• connects on an emotional level,
  • shows your understanding of their perspectives and needs, and
  • eventually drives them to act.

To strengthen your white paper’s persuasive power, try structuring your white paper content according to one of the following techniques.


This method takes two contradictory viewpoints, taking each side in turn, and using reason and logic to reach a reasonable conclusion.

This comes in the form of a three-step process:

  1. the starting premise to be proven (thesis)
  2. the counter-argument (antithesis)
  3. a resolution of the conflict between the two (synthesis)

Feel, felt, found

Salespeople use this psychological technique to show their client they understand the latter’s objections, and have already considered how their product offers solutions to those problems.

The name comes from how those objections are addressed:

“I understand how you feel about (state objection)”
“Many of my clients have felt the same way”
“What we have found is (overcome objection)”

Five Whys

This interrogative technique was developed at Japanese carmaker Toyota, and uses repeated questions to get to the root cause of a problem.

The root cause should be apparent by the answer to the fifth “why”.

In the context of a white paper, you can use this technique to drill down to a customer problem and decisively arrive at the root cause they need to fix.

For example, a certain production line is experiencing frequent breakdowns, and the Five Whys investigation can go like this:

Why are there frequent breakdowns on the production line? Because the machines are overheating and shutting down.
Why are the machines overheating? Because the cooling system is not functioning properly.
Why is the cooling system not functioning properly? Because the coolant level is consistently low.
Why is the coolant level consistently low? Because there is a leak in the coolant pipes.
Why are there leaks in the coolant pipes? Because the pipes have corroded over time due to exposure to a corrosive chemical in the production process.

4. Weave a human touch into the material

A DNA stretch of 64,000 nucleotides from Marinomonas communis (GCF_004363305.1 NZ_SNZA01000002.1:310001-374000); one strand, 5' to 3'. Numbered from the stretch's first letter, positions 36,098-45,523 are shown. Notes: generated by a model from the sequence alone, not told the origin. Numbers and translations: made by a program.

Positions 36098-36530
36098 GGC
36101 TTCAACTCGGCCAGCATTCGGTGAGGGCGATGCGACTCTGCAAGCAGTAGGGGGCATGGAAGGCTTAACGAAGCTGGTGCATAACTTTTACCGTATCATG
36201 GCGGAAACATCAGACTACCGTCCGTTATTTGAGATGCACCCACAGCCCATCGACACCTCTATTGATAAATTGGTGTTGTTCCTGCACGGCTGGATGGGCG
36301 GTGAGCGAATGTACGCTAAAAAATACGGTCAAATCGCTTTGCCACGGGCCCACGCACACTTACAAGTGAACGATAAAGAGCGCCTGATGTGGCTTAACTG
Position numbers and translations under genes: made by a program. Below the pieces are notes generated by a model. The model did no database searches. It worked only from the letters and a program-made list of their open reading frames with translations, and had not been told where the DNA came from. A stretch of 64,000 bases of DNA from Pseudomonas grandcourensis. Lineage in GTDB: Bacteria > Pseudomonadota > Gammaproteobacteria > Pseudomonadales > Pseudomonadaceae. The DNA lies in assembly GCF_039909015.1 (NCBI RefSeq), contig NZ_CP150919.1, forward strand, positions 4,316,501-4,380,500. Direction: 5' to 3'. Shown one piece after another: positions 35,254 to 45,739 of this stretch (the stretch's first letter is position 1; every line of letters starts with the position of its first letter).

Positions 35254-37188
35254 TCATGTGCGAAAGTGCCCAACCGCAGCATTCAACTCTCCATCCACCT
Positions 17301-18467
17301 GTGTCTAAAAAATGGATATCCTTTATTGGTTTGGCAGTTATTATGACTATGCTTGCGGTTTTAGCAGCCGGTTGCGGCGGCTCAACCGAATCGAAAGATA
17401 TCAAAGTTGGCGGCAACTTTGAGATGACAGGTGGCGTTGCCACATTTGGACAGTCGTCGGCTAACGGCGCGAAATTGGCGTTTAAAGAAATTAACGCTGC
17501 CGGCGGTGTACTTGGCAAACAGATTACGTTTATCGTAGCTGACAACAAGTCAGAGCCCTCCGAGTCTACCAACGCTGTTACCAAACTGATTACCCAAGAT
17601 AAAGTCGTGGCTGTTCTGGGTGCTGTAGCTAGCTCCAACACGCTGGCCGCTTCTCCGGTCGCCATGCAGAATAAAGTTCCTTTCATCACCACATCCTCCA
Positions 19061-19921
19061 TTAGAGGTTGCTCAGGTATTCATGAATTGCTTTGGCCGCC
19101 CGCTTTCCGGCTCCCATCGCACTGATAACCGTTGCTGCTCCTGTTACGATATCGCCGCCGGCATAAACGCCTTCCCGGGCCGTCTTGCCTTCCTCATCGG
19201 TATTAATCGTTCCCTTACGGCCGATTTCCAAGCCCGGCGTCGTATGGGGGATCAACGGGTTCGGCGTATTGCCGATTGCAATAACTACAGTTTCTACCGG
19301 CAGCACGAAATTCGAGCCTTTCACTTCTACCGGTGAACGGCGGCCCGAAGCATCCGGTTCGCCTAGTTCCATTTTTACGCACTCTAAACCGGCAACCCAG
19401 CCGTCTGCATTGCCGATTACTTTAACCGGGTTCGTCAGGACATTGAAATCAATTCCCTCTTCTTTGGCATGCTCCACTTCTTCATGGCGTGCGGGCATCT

Until Skynet takes over, white papers are (and will continue to be) read by humans, who strongly relate to content credibly communicated by fellow human beings.

This can be a tall order for white papers dealing with technical subjects. Still, a human angle is never impossible to find: focus on the reader’s needs as it relates to the featured product or service, and how it affects them.

Another way to create human interest: tell your story from the point of view of a subject-matter expert, or an experienced user, who can explain the topic based on their own first-hand impressions.

This white paper we developed for Crestron brings the concept of unified communications “down to earth” by showing the product being used by ordinary people.

Visually, you can also use human-centered photographs or imagery that shows the product in use, or shows the human face of the service in the spotlight (you might show advisors, for instance, performing the service shown in the paper).

5. Put a premium on credibility

No matter how interesting a spin you think you’ve put on the white paper material, you must ensure the material is empirically “bulletproof” throughout, with no opening for eagle-eyed readers to recognise a falsehood or stretched truth.

Once you’ve blown your credibility, there’s no getting it back.

That’s why you should only choose credible sources, or credible expert testimonials. That’s what we did in this white paper on the future of payments for DBS, which supplements its findings with insights from its own management team, effectively explaining particular financial concepts at work.

If you must cite from external sources, use recent scientific papers or other white papers from credible sources (consulting firms like McKinsey and E&Y regularly come out with their own takes on substantive business matters).

Do note that age matters – try to source materials that are less than three years old, but you can make exceptions for older yet still authoritative material.

Make it count

You have 3,000 words and a lot of pages to play with in a white paper, but that’s no excuse for being unfocused or uninteresting.

A visually interesting white paper with a singular message and a human touch may take a little longer to create, but the time you spend crafting the white paper will be outweighed by the positive impact you’ll make on your marketing pipeline and your audience at the mid-part of the funnel.

These tips can help you zero in on the key message, and expand it into a white paper that educates, sticks, and moves your readers to action.